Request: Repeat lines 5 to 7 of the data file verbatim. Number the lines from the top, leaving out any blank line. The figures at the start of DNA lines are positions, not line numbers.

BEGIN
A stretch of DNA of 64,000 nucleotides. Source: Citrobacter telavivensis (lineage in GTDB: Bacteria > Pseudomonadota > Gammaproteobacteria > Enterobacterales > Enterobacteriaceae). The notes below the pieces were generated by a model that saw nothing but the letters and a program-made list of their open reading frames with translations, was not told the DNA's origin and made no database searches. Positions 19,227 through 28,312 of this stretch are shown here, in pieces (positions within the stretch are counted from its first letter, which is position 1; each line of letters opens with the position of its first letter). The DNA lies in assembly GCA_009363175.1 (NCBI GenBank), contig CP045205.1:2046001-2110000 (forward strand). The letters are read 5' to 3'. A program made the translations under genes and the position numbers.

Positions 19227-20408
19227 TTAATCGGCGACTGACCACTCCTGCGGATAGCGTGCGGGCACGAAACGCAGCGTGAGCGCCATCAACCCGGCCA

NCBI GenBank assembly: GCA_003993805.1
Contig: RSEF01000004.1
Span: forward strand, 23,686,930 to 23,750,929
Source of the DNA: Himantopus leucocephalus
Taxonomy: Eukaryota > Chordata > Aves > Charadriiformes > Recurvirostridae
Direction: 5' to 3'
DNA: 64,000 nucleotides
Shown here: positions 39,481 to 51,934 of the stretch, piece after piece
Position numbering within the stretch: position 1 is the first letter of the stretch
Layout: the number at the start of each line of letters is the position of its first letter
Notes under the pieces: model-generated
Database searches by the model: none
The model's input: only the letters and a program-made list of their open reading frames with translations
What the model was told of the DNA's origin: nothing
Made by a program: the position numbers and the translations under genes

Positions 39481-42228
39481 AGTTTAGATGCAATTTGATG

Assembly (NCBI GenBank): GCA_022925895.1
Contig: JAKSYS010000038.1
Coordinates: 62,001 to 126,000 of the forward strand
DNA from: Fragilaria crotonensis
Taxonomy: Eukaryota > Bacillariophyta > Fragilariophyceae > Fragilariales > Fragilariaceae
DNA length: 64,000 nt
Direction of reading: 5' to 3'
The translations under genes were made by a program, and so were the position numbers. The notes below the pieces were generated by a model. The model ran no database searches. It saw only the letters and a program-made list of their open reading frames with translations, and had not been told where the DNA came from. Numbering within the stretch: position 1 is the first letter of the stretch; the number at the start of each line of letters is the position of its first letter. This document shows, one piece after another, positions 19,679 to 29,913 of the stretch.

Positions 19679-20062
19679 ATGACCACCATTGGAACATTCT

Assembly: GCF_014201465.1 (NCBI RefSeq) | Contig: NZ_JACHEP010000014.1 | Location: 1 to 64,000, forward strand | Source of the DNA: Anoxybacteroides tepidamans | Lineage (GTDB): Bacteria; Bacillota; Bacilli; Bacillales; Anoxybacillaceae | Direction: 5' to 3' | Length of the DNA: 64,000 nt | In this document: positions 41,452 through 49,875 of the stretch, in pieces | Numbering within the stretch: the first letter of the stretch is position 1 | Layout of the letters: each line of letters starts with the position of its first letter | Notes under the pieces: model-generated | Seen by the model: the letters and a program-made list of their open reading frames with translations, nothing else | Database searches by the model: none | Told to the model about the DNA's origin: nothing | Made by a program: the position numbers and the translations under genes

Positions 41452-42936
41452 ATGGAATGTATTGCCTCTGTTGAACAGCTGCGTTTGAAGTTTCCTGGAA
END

Contig: RSEF01000004.1
Span: forward strand, 23,686,930 to 23,750,929
Source of the DNA: Himantopus leucocephalus